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enjoy their privileges, as free men. He where, he was persuaded, that the results was anxious that the Negro population of of their disinterested labours were to be the West Indies should have the Gospel, classed amongst the most decided and which, while promoting their highest, splendid instances of success which had because their spiritual and eternal, inter been vouchsafed to Missionary effort in ests, must inevitably raise them to a modern times. He was particularly state of civil freedom ; and on look- struck with that boldness of Christian ing round in search of agency for piety with which the Wesleyan Society the attainment of this desirable end, engages in enterprise the most dangerhe was induced strongly to recommend ous and difficult. And the secret of their the Wesleyan Missionaries as every way courage and success was, that they deserving encouragement. Nor had his adopted scriptural principles, and applied confidence been misplaced. The course scriptural means, in confident reliance on which the W'esleyans had pursued, had the promises of the Gospel. They went placed them in a commanding position to the Heathen under the conviction that as persons from whose labours amongst they were depraved and fallen creatures, the emancipated Negroes this country whose case could only be reached by one may confidently anticipate no other than remedy, but that an effectual one, and the most beneficial results. Although they acted accordingly; and the success he had not lately attended the Meetings with which God has honoured their of the Society, he had not been inatten- working faith, demonstrates that they tive to its proceedings. He had derived have taken the right course to reclaim high gratification from its monthly and elevate the cruel and ferocious Notices and yearly Reports, which savage. He was a great reader of books were most valuable, instructive, and of voyages and travels; and while referencouraging. In the New Zealand ques. ring to the auspicious commencement of tion, he had taken a lively interest. He the Society's Mission in Feejee, he bad witnessed with deep feeling the inter- would advert to a fact connected with ruption which was given to Missionary the melancholy end of the celebrated labour there by the dissolute and lawless French circumnavigator, Perouse, in the conduct of our run-away seamen and vicinity of that group. The naturalist convicts. A certain Association, it was who accompanied him was a freethinker, true, had most kindly offered to take the who, on the night previous to the mascare and management of the whole island, sacré, maintained, in conversation at the and put an end to those disorders. supper-table, that natural, unsophisti. Those offers reminded him of the Squire cated man was always well-principled in the adventures of a well-known and good ; but, before the close of another Knight, who, in reply to the question day, he himself fell a victim to the savage as to whether he judged himself to be cruelty of those who were the subjects competent to take upon himself the of his eulogy. The Wesleyan Missioncivil and religious government of an aries did not go amongst those “ children island which had been named, said, “I of nature ” with such views. They did really feel that within myself which tells not venture amongst them because they me that I can govern any island, however believed them to be virtuous and good. big." Such was the case with the New. They knew that the inhabitants of Fee. Zealand Association. They had the jee 'were monsters in depravity and feeling that they conld manage all the cruelty, but they fearlessly landed on affairs of New-Zealand. The Commit their inhospitable shores, in the spirit of tee of the House of Lords, however, had Him who came to seek and to save that a different feeling upon the subject. which was lost, and in firm reliance upon They entered upon a full investigation the promise, « Lo, I am with you alway, of the state of Things in New Zealand, even unto the end of the world ;” and and the effects produced by Missionary most cheering and encouraging was the teaching; and their noble and memo. result. He should not have felt satisfied, rable verdict was, that no mercan- had he not given public expression of his tile plans or speculations should be confidence in the Wesleyan Society, allowed to set aside, or interfere with,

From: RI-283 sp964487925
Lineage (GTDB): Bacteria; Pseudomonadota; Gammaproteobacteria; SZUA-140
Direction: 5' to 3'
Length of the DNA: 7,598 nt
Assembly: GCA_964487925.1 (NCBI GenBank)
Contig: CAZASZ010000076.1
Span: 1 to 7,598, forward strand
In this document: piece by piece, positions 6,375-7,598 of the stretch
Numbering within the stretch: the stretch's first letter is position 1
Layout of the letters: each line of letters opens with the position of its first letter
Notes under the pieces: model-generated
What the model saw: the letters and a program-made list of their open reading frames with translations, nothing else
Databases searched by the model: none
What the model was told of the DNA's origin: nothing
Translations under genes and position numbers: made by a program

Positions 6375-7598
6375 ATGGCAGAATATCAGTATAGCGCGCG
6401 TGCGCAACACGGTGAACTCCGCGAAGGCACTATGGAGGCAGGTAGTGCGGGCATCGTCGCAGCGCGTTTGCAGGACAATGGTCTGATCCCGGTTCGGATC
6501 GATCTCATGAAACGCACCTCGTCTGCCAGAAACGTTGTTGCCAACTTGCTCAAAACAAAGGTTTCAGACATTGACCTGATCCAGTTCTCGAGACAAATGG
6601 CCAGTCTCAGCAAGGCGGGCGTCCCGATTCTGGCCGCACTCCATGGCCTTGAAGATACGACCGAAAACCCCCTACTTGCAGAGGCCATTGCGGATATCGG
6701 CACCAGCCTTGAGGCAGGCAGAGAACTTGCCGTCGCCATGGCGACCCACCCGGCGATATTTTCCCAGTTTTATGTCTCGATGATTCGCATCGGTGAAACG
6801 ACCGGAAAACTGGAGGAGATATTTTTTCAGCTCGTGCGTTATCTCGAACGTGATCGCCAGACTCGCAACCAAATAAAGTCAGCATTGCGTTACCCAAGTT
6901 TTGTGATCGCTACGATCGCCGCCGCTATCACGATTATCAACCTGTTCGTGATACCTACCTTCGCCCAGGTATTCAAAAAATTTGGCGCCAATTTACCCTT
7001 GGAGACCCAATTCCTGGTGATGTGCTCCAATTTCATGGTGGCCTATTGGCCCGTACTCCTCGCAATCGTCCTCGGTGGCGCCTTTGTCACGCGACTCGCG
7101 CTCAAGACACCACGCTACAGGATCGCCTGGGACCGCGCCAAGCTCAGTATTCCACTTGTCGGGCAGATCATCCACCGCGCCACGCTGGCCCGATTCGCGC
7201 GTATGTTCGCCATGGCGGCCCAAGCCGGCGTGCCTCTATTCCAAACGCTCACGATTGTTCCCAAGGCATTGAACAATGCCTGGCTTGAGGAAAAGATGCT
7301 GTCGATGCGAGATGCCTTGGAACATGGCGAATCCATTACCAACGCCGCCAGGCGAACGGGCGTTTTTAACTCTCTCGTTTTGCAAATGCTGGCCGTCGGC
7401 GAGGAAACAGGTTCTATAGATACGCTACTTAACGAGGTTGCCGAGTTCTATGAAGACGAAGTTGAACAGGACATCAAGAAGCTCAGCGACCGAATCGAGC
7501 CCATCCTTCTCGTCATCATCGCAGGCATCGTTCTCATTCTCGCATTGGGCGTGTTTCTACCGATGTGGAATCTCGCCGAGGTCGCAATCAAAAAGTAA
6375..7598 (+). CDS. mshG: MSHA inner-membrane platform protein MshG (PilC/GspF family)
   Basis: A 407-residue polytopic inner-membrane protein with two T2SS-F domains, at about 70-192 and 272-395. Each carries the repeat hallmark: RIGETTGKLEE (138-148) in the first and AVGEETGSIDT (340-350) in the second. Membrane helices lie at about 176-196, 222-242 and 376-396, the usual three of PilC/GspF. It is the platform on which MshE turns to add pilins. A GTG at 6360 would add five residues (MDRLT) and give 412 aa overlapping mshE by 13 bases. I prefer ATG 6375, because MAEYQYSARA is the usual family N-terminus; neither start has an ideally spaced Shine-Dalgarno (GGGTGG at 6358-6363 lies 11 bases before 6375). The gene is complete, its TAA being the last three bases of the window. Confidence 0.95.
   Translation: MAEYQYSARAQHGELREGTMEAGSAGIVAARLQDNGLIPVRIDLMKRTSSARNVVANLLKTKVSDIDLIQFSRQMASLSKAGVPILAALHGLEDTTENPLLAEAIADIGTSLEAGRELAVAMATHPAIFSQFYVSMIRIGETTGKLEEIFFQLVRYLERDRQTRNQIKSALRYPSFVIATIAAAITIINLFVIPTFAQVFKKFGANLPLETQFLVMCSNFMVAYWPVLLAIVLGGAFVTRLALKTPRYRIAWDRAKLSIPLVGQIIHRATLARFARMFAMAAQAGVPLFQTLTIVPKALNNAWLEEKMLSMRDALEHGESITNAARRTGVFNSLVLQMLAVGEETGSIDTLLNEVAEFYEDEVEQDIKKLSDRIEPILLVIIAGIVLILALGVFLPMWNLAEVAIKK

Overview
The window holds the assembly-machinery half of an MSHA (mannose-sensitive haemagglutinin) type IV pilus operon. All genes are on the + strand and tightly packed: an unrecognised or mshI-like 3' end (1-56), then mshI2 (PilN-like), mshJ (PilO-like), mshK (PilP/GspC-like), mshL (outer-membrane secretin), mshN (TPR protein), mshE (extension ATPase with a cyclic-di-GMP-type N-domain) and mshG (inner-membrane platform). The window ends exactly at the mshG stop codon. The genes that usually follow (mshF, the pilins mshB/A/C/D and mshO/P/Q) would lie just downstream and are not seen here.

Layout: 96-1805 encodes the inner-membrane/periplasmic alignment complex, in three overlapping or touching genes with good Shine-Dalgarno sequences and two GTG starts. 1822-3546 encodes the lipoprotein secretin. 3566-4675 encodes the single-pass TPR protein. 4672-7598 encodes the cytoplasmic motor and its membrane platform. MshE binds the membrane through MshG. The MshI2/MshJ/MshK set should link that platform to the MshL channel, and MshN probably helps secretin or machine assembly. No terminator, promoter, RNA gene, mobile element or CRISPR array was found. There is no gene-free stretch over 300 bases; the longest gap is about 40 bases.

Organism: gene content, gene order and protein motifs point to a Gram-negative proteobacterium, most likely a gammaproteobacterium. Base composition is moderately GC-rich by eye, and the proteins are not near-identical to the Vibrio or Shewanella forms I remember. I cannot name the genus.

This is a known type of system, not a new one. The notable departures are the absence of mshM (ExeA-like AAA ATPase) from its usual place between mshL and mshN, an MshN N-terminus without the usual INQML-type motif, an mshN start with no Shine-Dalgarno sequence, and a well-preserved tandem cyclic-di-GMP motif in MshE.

Believing that Jesus Christ died as an the system of Missionary operations atonement for the sins of the world, he which had produced such a wonder. honoured the Society which was exerting ful change in the character and pur. itself to make the efficacy of his blood suits of numbers of the once ferocious known to the ends of the earth. In the and cannibal population of those inter